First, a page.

As teachers turn to online resources to align their lesson plans with Common Core standards, Google-owned video-sharing giant YouTube is angling to become a major player in the education space.
From CrashCourse to Khan Academy, YouTube features one of today’s richest assortments of online educational resources — and it’s about to become even better. In October, the video-sharing giant announced plans to invest $20 million in YouTube Learning “to support education-focused creators and expert organizations that create and curate high-quality learning content on the...site.” The bulk of the funding will go toward recruiting and supporting educational video creators, particularly those promising to build multi-session video series.
Applicants must have a minimum of 25,000 subscribers and demonstrable expertise in their field in order to receive funding, ensuring the educational content delivered by YouTube Learning is of consistently high quality. Interestingly, that expertise needn’t come in the form of a degree. For instance, the YouTube Learning channel prominently features a video about Joshua Carroll, a veteran who learned advanced mathematics through YouTube and now runs his own physics channel.
YouTube’s investment appears to be quite savvy, as according to a new study from the RAND Corporation, teachers are increasingly hungry for up-to-date information about their field, especially from sources that are vetted for quality and aligned with current educational standards.
The Pivot to Online Resources
According to the RAND study, teachers’ use of standards-aligned online materials increased significantly between 2015 and 2017, regardless of whether they were teaching mathematics or English language arts (ELA).
However, during the same period, teachers’ reliance on more general digital tools like Google’s search engine actually decreased. This was a byproduct of teachers’ gravitating toward sites they already know and trust, including popular content providers like Achievethecore.org, CoreStandards.org, and KhanAcademy.org.
Because this uptick in consumption of education-specific online content hasn’t been accompanied by a meaningful increase in teachers’ use of printed materials, the RAND study concludes that many teachers in Common Core-aligned states are turning to online materials to fill in curriculum gaps that pre-Common Core textbooks don’t address.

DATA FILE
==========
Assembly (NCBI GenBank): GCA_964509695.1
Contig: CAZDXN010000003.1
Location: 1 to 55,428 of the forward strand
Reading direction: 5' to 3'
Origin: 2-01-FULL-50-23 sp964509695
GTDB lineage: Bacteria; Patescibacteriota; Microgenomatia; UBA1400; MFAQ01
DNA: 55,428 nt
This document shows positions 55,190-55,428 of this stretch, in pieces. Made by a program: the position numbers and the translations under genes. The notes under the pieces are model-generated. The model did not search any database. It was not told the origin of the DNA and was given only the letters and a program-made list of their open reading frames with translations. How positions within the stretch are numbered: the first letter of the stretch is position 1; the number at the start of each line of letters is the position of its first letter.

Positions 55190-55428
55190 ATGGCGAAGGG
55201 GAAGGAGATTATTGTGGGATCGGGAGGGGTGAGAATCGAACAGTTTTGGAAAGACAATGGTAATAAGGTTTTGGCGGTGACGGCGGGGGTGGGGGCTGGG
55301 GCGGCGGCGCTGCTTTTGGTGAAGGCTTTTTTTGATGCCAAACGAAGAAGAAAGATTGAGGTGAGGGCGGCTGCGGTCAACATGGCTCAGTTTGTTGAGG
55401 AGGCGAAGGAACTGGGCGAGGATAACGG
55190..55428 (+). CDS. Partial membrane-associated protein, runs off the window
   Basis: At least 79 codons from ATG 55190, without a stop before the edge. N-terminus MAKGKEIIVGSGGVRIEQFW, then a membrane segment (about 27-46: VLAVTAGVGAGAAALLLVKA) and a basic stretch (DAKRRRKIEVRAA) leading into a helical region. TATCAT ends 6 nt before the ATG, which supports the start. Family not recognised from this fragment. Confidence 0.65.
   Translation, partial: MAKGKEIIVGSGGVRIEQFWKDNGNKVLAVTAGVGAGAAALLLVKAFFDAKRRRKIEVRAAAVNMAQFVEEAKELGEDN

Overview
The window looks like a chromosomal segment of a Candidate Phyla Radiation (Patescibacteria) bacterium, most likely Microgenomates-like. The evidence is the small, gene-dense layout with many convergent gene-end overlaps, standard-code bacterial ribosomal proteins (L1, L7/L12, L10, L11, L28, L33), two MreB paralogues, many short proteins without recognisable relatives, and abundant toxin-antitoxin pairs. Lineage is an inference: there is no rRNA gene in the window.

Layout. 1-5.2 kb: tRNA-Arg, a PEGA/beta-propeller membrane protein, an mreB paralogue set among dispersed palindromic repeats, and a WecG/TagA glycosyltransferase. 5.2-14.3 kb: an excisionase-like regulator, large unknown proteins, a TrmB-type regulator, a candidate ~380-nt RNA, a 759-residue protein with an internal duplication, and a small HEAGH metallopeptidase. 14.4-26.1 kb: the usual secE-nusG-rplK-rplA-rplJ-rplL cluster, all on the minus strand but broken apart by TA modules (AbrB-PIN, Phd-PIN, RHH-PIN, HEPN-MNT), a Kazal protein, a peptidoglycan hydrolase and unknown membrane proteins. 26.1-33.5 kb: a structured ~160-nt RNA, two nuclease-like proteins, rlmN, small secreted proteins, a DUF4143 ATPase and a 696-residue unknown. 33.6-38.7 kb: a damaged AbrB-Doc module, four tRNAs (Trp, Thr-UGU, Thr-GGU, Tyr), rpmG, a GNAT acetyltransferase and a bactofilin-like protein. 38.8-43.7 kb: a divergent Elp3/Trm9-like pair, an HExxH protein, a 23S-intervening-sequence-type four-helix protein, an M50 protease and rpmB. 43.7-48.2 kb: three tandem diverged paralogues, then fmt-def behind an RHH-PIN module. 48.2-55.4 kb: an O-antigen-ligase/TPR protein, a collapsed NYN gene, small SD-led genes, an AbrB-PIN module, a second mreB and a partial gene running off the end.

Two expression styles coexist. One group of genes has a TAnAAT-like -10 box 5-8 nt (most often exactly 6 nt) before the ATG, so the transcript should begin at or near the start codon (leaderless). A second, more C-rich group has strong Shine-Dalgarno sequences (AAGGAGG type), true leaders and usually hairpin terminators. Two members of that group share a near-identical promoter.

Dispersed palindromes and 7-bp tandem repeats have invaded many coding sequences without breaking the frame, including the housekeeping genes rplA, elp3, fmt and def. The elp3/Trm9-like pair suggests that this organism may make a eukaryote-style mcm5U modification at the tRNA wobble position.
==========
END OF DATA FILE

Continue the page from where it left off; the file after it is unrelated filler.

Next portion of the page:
Mathematics teachers are far more likely to engage in such stop-gapping, at least in part because standards-aligned ELA content tends to be more difficult to find online than standards-aligned mathematics content — a discrepancy YouTube’s new investment may help eliminate.
The Importance of Strong School Networks
Ultimately, both teachers and students benefit when they have access to high-quality online learning materials. These materials are almost always more budget-friendly and more up-to-date than printed textbooks, qualities that are essential to improving district-wide learning outcomes.
That said, without a reliable high-speed internet connection in the classroom, students and teachers who rely on online learning materials risk losing access to what has effectively become their primary textbook. And while getting a premier school network up and running can involve a significant upfront investment of time and energy, it’s almost always well worth it in the long run.
What’s more, by partnering with an educational networking expert like Epiphany Management Group, school districts are guaranteed to have a seamless onboarding experience with their new wireless networks. Epiphany also remains on-call long after a district’s networks are installed, ready and waiting to answer any questions and address any issues the district may encounter. Contact us today to learn more!